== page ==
link   
I've found a few links about the Toulambis video. I'm not sure yet how to post but I am giving it a whirl...
I found the director's (man in the video) website on the tribe - Jean Pierre Dutilleux Webpage

I also found some good information on another site. This website is stating that the Australian archives note the tribe as being visited six times since 1929. Link to more tribe info

I'm sticking with the video as being real. Just because the tribe was visited before doesn't make a difference to me. Their reactions are real. The emotions are real. I'm still trying to find some info on what they are doing nowadays.

Thanks again OP for sharing this video. I would have probably never have stumbled upon it on my own!



posted on Jun, 25 2011 @ 11:52 AM
link   

Originally posted by harlot7
reply to post by DisturbedToo
 


I agree with you DisturbedToo and was glad that someone spoke up. Some poster screams FAKE and everyone falls in line. I want to see proof as well. The link was to the Talasday - who aren't even from the same country nor are they the same race, I mean come on.

I for one need hard evidence that it was faked. Mostly because I don't get to see such touching moments in human history very often and I want it so much to be real. I'm going to (in between work today "uhh") look up some further information on the subject tribe and video footage.

Thanks for your support! I found this just a few minutes ago and it's in English!
As for the "Fake" claim, I'm yet to see such evidence.
www.liveleak.com...



posted on Jun, 25 2011 @ 12:32 PM
link   
It appears that Sting's Rainforest Foundation came under fire in 2008.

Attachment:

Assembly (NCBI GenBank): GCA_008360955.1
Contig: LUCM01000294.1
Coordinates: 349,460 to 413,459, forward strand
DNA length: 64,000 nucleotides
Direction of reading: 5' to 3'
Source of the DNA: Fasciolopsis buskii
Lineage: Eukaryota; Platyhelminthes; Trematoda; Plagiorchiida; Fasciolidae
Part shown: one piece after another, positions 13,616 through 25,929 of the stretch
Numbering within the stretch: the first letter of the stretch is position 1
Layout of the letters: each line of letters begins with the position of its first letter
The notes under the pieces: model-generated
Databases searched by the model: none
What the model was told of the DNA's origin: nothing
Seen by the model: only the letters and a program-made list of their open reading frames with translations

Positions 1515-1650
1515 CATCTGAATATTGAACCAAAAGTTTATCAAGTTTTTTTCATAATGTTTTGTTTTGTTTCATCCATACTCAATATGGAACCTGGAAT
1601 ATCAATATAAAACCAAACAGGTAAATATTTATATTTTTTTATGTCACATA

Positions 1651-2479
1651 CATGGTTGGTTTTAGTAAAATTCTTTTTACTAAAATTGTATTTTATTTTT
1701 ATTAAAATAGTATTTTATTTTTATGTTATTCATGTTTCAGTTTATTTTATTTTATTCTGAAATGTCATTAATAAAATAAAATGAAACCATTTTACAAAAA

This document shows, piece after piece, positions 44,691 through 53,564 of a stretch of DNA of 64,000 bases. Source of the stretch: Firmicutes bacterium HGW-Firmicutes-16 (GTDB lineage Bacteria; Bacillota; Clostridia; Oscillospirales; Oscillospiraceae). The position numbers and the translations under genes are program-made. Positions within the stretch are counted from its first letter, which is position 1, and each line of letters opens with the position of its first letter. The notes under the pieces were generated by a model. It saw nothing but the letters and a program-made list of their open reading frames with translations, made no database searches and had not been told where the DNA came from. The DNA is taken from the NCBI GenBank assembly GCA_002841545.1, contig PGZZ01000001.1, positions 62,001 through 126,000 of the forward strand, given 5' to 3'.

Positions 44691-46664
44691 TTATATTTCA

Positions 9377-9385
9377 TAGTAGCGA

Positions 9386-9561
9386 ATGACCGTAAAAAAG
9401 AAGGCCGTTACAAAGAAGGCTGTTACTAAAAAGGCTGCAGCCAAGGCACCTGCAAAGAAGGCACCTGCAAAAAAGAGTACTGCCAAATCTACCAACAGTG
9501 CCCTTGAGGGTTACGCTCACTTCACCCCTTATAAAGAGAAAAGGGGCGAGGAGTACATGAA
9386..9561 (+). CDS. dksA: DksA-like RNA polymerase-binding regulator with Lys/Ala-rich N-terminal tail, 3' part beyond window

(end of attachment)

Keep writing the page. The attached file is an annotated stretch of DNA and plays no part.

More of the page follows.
Jean-Pierre Dutilleux had distanced himself from the venture in the early 1990's, and was a vocal critic:
www.yasni.com... lter&showads=1

I recall that Dutilleux's official website has a contact email address.
One could always ask him to clarify the dates (and why there is this disjuncture between filming a group in 1976 that was only contacted in 1993).
Of course the dates themselves don't make it real or fake.
However, I think his official website could prevent confusion and falsities by mentioning dates with the various films, and give us an idea of his age.
If we had an official idea of the details on the interweb (and not a date given by a random poster) it could go a long way to substantiate the films.



posted on Jun, 25 2011 @ 12:48 PM
link   
Aha - here is a blog that describes the French articles which claimed it was faked, after it was first broadcast in France, 1996.
It has various links and details from outraged anthropologists. One is not only familiar with the exact spot it was filmed, but claims the actors were paid with medication.
By some misunderstanding the blogger first assumes the tribe is from the Amazon, but he quickly corrects himself before linking to "debunking" material.

Food for investigation:
skyvington.blogspot.com...

Here a snippet from William Skivingtion's blog, after he had examined the French debunking material (signed by 10 anthropologists) more closely:

Huet's article refers above all to a critical text, concerning the video, signed conjointly by ten anthropologists attached to prestigious French organizations such as the CNRS [National Center for Scientific Research]. One of these critics, Pierre Lemonnier, was a French specialist in the Papua New Guinea domain. He exclaimed: "I'm outraged!" Lemonnier described the Dutilleux production as "untruthful, racist, revolting". Apparently Lemonnier recognized immediately the place where the fake "first encounter" had been filmed. The stream is known as New Year Creek, and the members of the "unknown tribe" probably walked for about a day, from their settlement, to reach the appointed well-lit meeting-place… which had been conveniently cleared for the filming, with a few logs thrown into the creek so that the natives could emerge confidently from the jungle (most unusual behavior) and move naively towards the camera crew. Lemonnier adds: "At that spot, they were about a four-day walk from an administrative center with a school teacher, an airstrip, radio, nurse and Seventh-Day Adventist preachers. Nearby, the navigable river Vailala enables the Papuans to reach the coast, where they exchange bark capes for tools."